But the tech workers that I studied spent so much time at work that they built their lives in and through work instead of outside of work.
The tendency to find fulfillment through work that I witnessed in Silicon Valley is the product of late 20th century shifts in our economy and society. These shifts have affected all Americans and not just tech workers.
In response to global capitalism in the 1970s and '80s, American firms started demanding more time and energy from their high-skilled workers so that professionals started working more hours. At the same time that work became more demanding for professionals, it also became more giving—and this is the part of the story of work that often gets left out. Work became more rewarding and fulfilling for professionals. Companies strategically curated cultures where their high-skilled workers could find meaning, belonging and community in order to get the most out of them.
This expansion of work in professionals' lives coincided with the general decline in civic participation in the late 20th century—the decline in those spaces outside of work where Americans had once found belonging and meaning. The decrease in religious affiliation and participation today is part of that larger trend.
In my book, I argue that workplaces have become the new "faith communities" of Silicon Valley. It's through work that tech workers find identity, meaning and belonging—the social and spiritual needs that Americans once turned to their religions to fulfill. This creates a particular kind of ecosystem where the members of that society worship a theocracy of work.
In a capitalist economy, ultimately driven by the bottom line, how does this "theocracy of work" translate to profit for these companies?
In a knowledge-based industry like tech, a company's most valuable asset is their human capital. And more specifically, the interiority of the human worker—their knowledge and skills. So, one of the most important questions for management is, "How do you grow the value of your human capital?" Well, one way you do it is by increasing the skills of the labor force. Another way you do it is by cultivating the interior spirit of your workers so that they are in line with the goals, the purpose and the mission of the company.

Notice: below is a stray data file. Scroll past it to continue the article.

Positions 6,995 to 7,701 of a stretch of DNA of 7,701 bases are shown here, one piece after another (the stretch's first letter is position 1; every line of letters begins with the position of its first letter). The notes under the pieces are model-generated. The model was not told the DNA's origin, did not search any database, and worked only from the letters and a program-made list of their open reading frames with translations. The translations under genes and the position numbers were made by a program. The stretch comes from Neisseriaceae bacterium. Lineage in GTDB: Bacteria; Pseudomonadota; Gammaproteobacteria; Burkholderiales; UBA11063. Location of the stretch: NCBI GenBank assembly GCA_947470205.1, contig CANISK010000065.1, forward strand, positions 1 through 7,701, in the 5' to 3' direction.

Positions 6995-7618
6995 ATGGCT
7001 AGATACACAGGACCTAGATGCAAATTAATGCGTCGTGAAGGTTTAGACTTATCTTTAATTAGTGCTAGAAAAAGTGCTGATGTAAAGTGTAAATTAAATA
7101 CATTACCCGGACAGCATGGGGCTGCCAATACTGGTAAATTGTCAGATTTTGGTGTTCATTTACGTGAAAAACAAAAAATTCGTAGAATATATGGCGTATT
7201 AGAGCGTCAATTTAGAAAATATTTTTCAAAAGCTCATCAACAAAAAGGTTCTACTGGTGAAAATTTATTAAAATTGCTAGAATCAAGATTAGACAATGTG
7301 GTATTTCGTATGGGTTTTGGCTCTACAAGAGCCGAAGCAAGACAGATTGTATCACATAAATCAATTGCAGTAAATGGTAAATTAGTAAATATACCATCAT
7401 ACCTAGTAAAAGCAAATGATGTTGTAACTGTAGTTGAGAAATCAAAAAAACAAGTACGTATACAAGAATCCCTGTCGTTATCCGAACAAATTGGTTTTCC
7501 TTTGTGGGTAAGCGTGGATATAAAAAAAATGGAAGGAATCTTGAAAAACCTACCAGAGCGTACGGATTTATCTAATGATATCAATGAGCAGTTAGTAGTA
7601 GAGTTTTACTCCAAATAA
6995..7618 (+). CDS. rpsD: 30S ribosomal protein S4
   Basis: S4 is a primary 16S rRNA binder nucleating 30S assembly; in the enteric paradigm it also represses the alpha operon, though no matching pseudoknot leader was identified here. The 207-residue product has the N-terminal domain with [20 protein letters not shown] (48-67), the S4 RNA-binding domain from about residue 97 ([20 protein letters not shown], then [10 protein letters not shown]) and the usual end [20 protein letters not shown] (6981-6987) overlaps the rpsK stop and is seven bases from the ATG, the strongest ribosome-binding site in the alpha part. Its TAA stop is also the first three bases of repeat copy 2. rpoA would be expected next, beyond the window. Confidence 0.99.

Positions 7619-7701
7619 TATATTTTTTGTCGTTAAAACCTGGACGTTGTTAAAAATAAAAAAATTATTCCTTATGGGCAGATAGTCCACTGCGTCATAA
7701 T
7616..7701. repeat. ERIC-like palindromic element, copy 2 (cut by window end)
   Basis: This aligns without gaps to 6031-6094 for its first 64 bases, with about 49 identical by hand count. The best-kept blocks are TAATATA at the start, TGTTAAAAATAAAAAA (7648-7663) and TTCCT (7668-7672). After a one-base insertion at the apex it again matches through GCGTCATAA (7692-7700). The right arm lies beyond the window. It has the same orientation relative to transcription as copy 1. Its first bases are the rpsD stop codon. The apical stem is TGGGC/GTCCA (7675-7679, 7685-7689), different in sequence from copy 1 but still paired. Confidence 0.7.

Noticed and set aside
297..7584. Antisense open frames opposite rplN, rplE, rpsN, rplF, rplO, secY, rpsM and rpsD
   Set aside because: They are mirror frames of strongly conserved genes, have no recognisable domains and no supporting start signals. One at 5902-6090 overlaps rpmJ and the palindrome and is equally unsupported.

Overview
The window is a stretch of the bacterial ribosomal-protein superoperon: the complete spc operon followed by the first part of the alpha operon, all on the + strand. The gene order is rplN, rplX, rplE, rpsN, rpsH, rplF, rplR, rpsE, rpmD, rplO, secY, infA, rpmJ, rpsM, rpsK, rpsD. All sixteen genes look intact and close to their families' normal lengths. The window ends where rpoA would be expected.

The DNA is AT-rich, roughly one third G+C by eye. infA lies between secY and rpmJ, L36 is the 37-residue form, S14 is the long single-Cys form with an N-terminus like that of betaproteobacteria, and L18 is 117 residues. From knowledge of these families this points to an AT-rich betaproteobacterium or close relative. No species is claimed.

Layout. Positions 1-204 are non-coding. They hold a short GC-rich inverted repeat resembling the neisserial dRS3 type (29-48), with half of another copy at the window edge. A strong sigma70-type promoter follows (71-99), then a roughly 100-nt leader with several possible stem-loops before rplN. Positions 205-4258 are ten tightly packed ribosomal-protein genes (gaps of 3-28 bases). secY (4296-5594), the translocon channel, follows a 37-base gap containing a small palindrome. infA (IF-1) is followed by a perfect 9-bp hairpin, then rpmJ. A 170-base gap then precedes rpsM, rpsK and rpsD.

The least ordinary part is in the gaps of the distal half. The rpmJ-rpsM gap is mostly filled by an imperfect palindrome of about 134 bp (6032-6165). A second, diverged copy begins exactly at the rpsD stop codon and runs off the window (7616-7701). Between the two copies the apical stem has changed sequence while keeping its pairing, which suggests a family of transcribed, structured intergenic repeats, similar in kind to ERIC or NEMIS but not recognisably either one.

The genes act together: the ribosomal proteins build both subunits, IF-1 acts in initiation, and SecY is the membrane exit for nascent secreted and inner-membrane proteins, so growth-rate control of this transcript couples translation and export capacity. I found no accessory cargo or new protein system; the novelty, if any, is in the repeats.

Today's tech companies really understand this. As some say, "Meaning is the new money." I call this shift the "spiritual turn in management."
Is this shift in the workplace secluded solely to the tech industry in Silicon Valley?
I argue that work is replacing religion in Silicon Valley, and I think Silicon Valley is a harbinger of things to come.
Silicon Valley is a more extreme example of trends that are being set in motion in other knowledge industry hubs—places like Cambridge, Portland and/or Seattle and other metropolitan areas that have a high concentration of knowledge industries attracting professionals.
Companies are giving professionals a sense of identity, belonging, meaning, purpose and transcendence, things that many Americans used to get through religion. Companies are also taking on the spiritual care of their elite employees because they see spirituality as a competitive advantage.
Tech companies teach their employees spiritual practices, like mindfulness and meditation, and they often bring in spiritual and religious leaders to give inspirational talks.
Work replacing religion isn't just a Silicon Valley thing. Most Fortune 500 companies have a mission, a code of ethics, an origin story and even a charismatic leader—some of the basic elements of religious organizations.
Many companies and their workers now use words like passion, authenticity, mission, purpose, joy to describe work, words that we once reserved for non-economic institutions, like families and faith communities that we'd give our unconditional love and loyalty to.
These emotions and experiences are now a part of work.
What does that do? It makes workers direct the kind of loyalty and devotion that they would to their families and faith communities to the companies they work for.
But how do these companies sustain that type of loyalty?
In our popular discourse, we usually talk of work as being extractive. It's something that takes from us. But this doesn't reflect the reality of many professionals—that work is attractive because it meets their social and spiritual needs.
The reality for many professionals today is that it takes a whole lot from you, but it also gives a whole lot to you.